XLR8 Releases Design Specifications For Their Multiprocessor Upgrade Cards

XLR8 has released a new "white paper" with the design specifications for their multiprocessor enabled ZIF upgrade cards. The XLR8 LR8 MACh Velocity MPe and the MACh Carrier G4 MPe upgrade cards offer users of older machines to experience the power of a multiple processor system. According to XLR8:

XLR8 announced that it has posted a white paper which releases into the public domain information allowing a manufacturer to enhance current Power PC 7400 ZIF processor card designs. This specification optimizes cache coherency and enables the processor for use in multiprocessing architectures such as the XLR8 MACh Velocity MPe and the MACh Carrier G4 MPe.

"With the tremendous performance benefits that come from using dual processors in OS X and 9.1 today, multiprocessing will become the way to give current machines much greater performance. With the SMP architecture of OS X and a second MPe enabled ZIF processor, the result is up to twice the performance. "Itis never been easier to upgrade! Users should insist on Power Macintosh G4 upgrades also being MPe ZIFs," explained Jack Kolk, VP and General Manager of XLR8. "It gives the highest level of performance for a single processor upgrade and allows the use of this processor in a multiprocessor environment with even greater performance. Even if the user never upgrades to multiprocessing the XLR8 MACh Speed G4 MPe still has greater resale value when the machine or processor is sold. With the next generation of Power PC upgrades utilizing the Power PC 7450 processors soon to come to market, why would you want anything but an MPe design?"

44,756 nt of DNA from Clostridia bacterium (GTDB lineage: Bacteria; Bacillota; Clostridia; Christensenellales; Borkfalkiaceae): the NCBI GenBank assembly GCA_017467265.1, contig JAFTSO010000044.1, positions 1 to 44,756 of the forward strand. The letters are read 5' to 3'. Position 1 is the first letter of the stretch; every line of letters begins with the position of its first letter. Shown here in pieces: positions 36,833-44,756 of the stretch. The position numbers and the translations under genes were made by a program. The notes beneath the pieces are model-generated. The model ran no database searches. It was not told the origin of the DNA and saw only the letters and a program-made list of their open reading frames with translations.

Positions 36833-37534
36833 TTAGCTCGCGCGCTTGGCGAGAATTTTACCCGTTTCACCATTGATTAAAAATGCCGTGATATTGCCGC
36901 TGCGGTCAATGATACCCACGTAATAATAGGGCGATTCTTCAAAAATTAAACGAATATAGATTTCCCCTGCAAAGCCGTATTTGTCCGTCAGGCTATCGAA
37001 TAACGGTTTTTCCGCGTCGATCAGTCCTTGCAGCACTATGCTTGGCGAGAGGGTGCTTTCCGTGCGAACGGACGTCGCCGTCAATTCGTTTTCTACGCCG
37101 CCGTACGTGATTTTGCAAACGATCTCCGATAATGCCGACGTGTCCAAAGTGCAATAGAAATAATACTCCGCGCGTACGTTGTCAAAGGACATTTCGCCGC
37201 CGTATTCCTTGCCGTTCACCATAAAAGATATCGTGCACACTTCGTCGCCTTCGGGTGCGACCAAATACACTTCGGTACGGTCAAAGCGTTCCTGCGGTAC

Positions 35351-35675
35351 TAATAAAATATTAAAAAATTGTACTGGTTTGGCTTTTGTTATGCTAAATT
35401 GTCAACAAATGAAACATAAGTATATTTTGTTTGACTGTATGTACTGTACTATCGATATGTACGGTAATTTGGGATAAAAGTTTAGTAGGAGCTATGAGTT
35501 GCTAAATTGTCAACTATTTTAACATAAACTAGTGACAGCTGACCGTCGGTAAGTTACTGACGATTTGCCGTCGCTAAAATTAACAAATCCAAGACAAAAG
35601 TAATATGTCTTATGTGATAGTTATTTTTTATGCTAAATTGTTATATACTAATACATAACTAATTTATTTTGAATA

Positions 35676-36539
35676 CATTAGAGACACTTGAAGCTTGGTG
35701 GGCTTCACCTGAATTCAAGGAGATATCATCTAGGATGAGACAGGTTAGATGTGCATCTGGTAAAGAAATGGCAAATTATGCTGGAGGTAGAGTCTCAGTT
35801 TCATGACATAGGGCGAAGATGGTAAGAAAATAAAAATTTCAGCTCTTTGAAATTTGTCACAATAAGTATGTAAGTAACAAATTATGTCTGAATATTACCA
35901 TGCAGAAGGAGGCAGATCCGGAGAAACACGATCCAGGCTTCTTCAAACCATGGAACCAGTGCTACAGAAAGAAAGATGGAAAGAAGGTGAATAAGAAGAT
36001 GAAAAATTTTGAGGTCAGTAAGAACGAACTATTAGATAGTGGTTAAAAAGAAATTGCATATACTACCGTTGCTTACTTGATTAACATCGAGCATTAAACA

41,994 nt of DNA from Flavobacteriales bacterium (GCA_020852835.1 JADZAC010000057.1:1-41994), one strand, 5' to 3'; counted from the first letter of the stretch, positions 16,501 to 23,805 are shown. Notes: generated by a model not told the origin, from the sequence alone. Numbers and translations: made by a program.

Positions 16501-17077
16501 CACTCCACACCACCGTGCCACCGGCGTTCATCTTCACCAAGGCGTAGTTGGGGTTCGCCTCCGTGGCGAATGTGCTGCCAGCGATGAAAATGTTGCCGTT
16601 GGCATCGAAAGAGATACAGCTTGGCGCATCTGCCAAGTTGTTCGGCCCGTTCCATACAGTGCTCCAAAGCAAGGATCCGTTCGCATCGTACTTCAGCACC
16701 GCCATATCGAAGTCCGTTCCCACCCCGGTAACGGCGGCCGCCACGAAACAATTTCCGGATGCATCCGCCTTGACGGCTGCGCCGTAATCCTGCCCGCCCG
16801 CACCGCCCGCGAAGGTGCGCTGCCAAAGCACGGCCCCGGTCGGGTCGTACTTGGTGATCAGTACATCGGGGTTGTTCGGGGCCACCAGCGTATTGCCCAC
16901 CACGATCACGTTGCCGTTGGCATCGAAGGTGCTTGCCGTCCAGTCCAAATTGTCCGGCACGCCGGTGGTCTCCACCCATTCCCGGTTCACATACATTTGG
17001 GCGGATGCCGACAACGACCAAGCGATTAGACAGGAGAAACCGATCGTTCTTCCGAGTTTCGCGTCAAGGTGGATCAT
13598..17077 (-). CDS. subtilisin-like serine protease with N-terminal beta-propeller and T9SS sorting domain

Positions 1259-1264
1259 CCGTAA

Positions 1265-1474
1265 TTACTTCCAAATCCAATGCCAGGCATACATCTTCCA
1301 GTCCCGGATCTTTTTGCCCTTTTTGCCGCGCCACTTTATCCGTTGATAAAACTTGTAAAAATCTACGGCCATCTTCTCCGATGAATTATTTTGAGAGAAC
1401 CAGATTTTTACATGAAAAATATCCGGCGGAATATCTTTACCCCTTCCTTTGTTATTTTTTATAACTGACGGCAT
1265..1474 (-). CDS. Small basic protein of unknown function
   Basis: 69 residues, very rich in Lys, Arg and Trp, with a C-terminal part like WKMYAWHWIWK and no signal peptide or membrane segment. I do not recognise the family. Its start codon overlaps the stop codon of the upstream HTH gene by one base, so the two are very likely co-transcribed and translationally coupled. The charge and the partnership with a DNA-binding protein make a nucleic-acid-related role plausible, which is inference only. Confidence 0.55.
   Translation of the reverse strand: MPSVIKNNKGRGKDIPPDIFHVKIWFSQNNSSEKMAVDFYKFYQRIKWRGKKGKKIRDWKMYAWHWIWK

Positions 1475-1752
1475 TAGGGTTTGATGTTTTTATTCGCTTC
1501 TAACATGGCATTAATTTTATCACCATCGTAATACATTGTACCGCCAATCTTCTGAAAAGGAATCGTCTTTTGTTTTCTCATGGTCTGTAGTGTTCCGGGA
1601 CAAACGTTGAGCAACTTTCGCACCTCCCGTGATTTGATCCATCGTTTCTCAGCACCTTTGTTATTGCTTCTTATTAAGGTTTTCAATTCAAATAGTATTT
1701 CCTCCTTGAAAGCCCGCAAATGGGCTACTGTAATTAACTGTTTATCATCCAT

XLR8 designed the MPe ZIF to overcome the limitation created by the lack of multiprocessing support the current ZIF processor design used in many of the more popular recent Macintosh machines. The specification allows for Power PC G4 processors to communicate in a much more efficient manner in order to optimize multiprocessing support. The communication methodology is the standard supported by the 7400 Power PC or G4 processor family but it requires circuitry support that, up until XLR8is MPe design, had not been implemented.

You can find more information on the MACh MPe cards at the XLR8 Web site.